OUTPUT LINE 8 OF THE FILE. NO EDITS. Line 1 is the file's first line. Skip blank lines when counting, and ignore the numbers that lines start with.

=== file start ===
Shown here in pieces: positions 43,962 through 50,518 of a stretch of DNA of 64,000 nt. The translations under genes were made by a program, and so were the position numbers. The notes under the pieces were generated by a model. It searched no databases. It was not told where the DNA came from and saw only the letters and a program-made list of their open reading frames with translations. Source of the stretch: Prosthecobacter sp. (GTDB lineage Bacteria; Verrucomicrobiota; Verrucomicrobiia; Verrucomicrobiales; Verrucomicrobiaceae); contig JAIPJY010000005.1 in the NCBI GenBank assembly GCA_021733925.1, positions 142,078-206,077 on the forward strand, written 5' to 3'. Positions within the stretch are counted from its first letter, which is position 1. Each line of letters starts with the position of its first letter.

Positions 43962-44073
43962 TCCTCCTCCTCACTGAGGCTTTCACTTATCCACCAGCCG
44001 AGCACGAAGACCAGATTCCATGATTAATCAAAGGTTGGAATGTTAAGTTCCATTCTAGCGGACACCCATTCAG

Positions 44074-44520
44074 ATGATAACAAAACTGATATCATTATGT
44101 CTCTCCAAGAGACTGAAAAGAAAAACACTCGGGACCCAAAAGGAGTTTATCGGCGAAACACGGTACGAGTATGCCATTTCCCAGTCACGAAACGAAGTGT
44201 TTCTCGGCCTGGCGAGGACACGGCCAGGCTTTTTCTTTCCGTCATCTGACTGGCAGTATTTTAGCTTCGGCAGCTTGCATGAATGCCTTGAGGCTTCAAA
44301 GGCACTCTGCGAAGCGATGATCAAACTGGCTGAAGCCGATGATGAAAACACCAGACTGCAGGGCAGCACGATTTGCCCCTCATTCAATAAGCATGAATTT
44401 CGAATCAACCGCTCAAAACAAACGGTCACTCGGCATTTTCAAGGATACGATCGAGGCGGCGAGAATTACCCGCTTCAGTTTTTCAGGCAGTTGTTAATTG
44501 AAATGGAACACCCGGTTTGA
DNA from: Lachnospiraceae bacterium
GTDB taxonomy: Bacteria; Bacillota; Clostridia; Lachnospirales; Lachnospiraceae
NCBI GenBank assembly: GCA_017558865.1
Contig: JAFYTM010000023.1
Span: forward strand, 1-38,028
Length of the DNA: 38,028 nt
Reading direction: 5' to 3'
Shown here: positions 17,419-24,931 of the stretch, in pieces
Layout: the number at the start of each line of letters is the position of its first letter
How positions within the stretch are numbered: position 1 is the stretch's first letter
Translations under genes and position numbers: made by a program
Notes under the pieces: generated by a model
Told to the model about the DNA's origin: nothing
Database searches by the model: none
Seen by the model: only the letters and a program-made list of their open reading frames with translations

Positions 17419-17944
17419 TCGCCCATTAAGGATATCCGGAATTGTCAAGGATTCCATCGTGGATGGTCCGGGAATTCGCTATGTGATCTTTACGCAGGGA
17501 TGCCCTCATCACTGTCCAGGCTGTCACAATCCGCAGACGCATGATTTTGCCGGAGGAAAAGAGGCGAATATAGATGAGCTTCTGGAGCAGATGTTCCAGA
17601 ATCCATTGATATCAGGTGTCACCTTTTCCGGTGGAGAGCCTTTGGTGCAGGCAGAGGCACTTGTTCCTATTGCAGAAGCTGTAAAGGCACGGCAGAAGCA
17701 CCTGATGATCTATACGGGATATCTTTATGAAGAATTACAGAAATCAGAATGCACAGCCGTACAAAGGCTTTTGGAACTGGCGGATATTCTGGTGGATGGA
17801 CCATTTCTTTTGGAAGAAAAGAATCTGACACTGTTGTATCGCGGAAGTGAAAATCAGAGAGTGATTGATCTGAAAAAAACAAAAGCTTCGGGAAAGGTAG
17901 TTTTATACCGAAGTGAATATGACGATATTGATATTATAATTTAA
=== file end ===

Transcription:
44201 TTCTCGGCCTGGCGAGGACACGGCCAGGCTTTTTCTTTCCGTCATCTGACTGGCAGTATTTTAGCTTCGGCAGCTTGCATGAATGCCTTGAGGCTTCAAA